• 14- Vs. 42-Paddock Rotational Grazing: Forage Quality

      Heitschmidt, R. K.; Dowhower, S. L.; Walker, J. W. (Society for Range Management, 1987-07-01)
      Research was initiated at the Texas Experimental Ranch in 1981 to quantify the effects of 2 livestock densities on forage quality in a rotational grazing (RG) treatment. Livestock densities evaluated were equivalent to 14 and 42-paddock RG treatments. Baseline data were collected in 1981 from 3 adjacent 30-ha paddocks in a 465-ha, 14-paddock, cell designed RG treatment stocked at a rate of 3.6 ha/cow/year. Near the beginning of the 1982 growing season the center paddock was subdivided into three, 10-ha paddocks to establish the RG-42 treatment. Herbage standing crop was harvested before and after each grazing event during the 40-month period, separated by species or species group into live and dead tissue, and each fraction analyzed for percentage crude protein (CP) and organic matter digestibility (OMD). Livestock density had minimial effect on forage quality. Live tissue was of higher quality than senesced tissue regardless of plant species. Increases and decreases in overall quality during grazing periods were positively associated with rates of plant growth. Number of periods when forage quality increased or decreased during grazing and magnitude of change were unaffected by treatment. Lack of significant treatment effects on forage quality is attributed to the general absence of significant treatment effects on forage production, species composition, and live/dead ratios.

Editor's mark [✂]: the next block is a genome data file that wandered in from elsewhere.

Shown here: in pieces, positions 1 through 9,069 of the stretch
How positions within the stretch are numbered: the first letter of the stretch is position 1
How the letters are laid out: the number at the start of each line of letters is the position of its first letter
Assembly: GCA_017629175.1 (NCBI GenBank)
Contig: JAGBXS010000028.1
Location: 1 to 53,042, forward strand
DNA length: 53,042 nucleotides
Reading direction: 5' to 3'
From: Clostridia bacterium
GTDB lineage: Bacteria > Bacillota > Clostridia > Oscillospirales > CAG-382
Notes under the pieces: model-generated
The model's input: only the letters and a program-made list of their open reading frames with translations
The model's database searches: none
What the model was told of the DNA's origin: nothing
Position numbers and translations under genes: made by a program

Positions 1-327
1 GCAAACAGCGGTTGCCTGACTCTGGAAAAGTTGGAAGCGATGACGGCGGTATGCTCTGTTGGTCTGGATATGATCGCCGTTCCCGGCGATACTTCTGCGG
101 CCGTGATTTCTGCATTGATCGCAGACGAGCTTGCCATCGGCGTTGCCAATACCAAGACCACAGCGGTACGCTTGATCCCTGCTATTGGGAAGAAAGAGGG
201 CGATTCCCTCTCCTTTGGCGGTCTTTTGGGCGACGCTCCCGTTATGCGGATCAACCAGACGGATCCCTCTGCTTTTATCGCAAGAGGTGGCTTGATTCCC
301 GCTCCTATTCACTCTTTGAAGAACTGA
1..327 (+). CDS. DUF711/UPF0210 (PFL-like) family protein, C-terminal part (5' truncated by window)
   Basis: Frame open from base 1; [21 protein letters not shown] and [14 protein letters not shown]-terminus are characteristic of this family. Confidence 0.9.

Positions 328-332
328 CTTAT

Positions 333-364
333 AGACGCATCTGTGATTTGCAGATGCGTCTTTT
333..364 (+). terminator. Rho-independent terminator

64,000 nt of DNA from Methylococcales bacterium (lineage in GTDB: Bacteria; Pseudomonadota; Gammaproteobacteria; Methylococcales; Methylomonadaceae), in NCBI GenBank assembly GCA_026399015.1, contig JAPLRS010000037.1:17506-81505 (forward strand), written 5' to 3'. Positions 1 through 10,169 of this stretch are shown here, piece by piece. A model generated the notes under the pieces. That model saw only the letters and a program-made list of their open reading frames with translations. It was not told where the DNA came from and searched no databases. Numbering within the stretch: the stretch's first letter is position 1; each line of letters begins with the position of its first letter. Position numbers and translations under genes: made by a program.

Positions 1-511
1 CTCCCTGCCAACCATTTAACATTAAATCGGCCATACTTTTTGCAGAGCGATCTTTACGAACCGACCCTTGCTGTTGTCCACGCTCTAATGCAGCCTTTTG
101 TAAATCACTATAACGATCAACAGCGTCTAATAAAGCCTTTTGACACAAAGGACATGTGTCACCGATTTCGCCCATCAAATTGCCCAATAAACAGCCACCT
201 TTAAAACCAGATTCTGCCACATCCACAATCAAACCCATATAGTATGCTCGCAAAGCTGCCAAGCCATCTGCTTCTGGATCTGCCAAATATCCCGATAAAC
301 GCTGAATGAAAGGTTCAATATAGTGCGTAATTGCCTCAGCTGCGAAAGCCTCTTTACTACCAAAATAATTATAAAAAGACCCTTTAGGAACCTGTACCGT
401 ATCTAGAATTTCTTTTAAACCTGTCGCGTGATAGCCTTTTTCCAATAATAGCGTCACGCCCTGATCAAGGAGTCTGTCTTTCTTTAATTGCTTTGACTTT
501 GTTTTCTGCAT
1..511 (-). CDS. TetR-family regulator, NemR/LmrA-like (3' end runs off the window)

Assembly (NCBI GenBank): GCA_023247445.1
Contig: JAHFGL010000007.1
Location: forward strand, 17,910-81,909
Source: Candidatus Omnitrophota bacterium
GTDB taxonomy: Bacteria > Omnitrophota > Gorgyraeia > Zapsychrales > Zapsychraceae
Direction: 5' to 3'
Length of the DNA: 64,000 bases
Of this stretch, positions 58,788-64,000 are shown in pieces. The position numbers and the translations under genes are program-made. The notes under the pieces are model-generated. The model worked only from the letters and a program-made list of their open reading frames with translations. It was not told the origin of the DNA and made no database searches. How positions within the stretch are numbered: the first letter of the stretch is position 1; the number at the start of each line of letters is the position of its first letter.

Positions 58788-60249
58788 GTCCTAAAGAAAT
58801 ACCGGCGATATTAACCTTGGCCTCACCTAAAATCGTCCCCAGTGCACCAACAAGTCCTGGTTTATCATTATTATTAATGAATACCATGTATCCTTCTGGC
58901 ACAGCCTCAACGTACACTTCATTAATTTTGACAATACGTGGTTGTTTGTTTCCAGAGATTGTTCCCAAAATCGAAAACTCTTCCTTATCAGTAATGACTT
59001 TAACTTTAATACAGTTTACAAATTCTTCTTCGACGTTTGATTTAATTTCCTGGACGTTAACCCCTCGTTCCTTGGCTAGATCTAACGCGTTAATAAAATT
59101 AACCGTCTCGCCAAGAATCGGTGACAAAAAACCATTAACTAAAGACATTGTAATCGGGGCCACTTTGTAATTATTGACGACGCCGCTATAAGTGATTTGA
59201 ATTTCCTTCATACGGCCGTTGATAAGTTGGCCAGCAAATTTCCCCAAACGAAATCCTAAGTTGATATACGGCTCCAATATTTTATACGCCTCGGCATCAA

• A Dynamic Programming Application for Short-Term Grazing Management Decisions

      Rodriguez, A.; Roath, L. R. (Society for Range Management, 1987-07-01)